Racial hierarchy is a phenomenon or a system of division of the power and labor in human society on the basis of various set rules and guidelines of that specific area. This is basically a system of social stratification and a strong basis for affirmative action. As soon as the Spanish reached, they implemented a callous caste-system which placed Spanish people hailing from Spain at the top and the Amerindians/Africans at the bottom and this further became the major reason and basis of formation of the Latin America racial hierarchy.
The Latin America racial hierarchy was based on race which was used for social control and which also determined a person’s authority, power and rights in the society. Actually the Latin American societies were structured in a fuzzy racial caste system depending on the area where one was born. The races in the racial hierarchy in Latin Americas were organized in the manner that is described in brief as below. The hierarchy is explained starting from the highest rank group having maximum power and authority in Latin America and ending with the group having lowest or zero rights, power and authority.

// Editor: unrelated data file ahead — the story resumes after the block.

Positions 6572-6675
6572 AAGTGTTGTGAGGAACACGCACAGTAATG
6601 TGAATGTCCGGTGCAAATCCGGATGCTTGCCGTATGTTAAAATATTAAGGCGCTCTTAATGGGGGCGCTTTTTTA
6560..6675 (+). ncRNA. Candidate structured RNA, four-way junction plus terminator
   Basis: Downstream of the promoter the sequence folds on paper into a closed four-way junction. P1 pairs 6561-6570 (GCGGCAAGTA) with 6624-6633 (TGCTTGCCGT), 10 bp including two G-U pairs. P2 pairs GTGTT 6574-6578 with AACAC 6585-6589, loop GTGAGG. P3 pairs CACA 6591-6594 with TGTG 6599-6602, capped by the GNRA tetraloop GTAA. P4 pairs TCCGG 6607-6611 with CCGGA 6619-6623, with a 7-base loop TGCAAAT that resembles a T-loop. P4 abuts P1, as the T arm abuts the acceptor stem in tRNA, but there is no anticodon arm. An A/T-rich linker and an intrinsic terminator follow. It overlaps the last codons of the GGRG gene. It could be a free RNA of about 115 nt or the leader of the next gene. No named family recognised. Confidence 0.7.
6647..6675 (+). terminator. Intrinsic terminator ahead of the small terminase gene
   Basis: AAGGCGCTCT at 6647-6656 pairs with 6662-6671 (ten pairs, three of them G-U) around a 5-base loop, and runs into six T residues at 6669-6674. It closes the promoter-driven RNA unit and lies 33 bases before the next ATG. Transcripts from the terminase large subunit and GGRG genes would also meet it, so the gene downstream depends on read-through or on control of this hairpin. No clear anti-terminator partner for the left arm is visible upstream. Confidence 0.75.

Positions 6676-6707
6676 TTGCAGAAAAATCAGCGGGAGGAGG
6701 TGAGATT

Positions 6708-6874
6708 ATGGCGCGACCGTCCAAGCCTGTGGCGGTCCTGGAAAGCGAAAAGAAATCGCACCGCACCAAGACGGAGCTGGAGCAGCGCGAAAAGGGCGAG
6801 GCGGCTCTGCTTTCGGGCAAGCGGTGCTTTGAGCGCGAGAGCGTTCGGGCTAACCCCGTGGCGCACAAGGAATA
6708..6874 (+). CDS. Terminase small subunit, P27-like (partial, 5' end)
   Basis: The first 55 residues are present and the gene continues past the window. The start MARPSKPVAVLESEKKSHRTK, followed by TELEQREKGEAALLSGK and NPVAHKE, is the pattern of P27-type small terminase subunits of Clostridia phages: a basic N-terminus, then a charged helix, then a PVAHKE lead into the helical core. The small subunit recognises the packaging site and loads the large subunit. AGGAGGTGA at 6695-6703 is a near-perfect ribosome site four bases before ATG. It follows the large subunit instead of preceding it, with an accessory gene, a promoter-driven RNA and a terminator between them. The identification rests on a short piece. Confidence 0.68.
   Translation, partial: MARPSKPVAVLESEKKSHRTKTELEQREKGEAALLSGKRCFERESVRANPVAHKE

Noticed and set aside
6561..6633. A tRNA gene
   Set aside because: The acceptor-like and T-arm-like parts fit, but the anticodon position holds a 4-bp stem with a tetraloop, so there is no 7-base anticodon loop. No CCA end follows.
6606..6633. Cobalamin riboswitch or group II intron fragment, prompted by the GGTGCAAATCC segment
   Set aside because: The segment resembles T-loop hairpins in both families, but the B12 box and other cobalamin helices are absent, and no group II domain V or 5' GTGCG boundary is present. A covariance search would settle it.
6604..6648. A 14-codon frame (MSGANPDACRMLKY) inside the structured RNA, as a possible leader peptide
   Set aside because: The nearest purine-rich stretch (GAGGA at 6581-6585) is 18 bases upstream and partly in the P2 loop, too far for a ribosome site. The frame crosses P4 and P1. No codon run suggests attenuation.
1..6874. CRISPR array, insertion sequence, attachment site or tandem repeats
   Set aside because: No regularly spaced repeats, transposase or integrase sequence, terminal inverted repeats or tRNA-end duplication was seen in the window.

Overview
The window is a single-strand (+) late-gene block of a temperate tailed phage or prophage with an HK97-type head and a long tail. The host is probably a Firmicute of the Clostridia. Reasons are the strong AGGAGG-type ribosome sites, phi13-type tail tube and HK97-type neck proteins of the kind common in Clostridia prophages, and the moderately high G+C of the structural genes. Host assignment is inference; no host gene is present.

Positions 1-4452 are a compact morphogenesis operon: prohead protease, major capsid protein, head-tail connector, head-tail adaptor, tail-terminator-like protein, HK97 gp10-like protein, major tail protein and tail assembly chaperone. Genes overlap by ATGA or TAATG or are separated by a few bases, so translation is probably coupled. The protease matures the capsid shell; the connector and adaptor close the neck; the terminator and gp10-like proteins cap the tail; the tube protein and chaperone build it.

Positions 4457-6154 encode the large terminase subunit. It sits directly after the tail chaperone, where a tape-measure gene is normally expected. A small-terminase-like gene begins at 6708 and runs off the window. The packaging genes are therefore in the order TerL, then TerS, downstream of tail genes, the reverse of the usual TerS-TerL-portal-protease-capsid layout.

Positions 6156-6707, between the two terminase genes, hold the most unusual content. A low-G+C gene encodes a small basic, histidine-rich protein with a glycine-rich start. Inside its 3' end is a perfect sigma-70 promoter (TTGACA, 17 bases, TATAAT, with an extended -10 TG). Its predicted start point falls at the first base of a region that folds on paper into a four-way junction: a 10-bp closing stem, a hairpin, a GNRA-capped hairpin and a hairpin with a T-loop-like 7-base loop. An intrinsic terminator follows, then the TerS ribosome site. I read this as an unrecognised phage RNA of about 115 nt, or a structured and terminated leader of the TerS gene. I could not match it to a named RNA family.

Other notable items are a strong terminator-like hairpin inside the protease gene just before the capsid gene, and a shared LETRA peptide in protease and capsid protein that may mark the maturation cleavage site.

- Peninsular race
- Criollo race
- Indio race
- Negro race
The highest social position acquiring race or group in the Latin America racial hierarchy is that of Peninsular. This term refers to a person who is born in Spain, which means a Spaniard. The distinction between the natives of Spanish origin and the Americans whom they were colonizing was quite evident. So this gave rise to the term Peninsular in order to distinguish between the people of these two origins. These were provided with the utmost rights and authority in the hierarchy as they were the people who were doing the colonization process.
Criollo was the term used for people of Spanish descent born in Mesoamerica. This class of people was the class whose ancestors hailed from Spain but were born locally. This class ranked beneath that of the Peninsular means the people who were permanent residents of the Spain. The Criollo was provided with the most of the local land-owning elite along with the nobility. Criollo people were allowed to possess one great grandparent or an equivalent of him/ her, in order to maintain the social place.
This term in the Latin America racial hierarchy was also referred as the Indigenous group, the people who were natives of Mesoamerica. These were the people who were subordinate to Criollo class and were provided little rights and authorities of their own in this exemplary hierarchy.
The lowest level in the Latin America racial hierarchy is of Negro, a term used to refer to a person of black ancestry or appearance. These were the people of African slave descendant. These were like slaved labors for the Peninsular and were provided no rights of their own.
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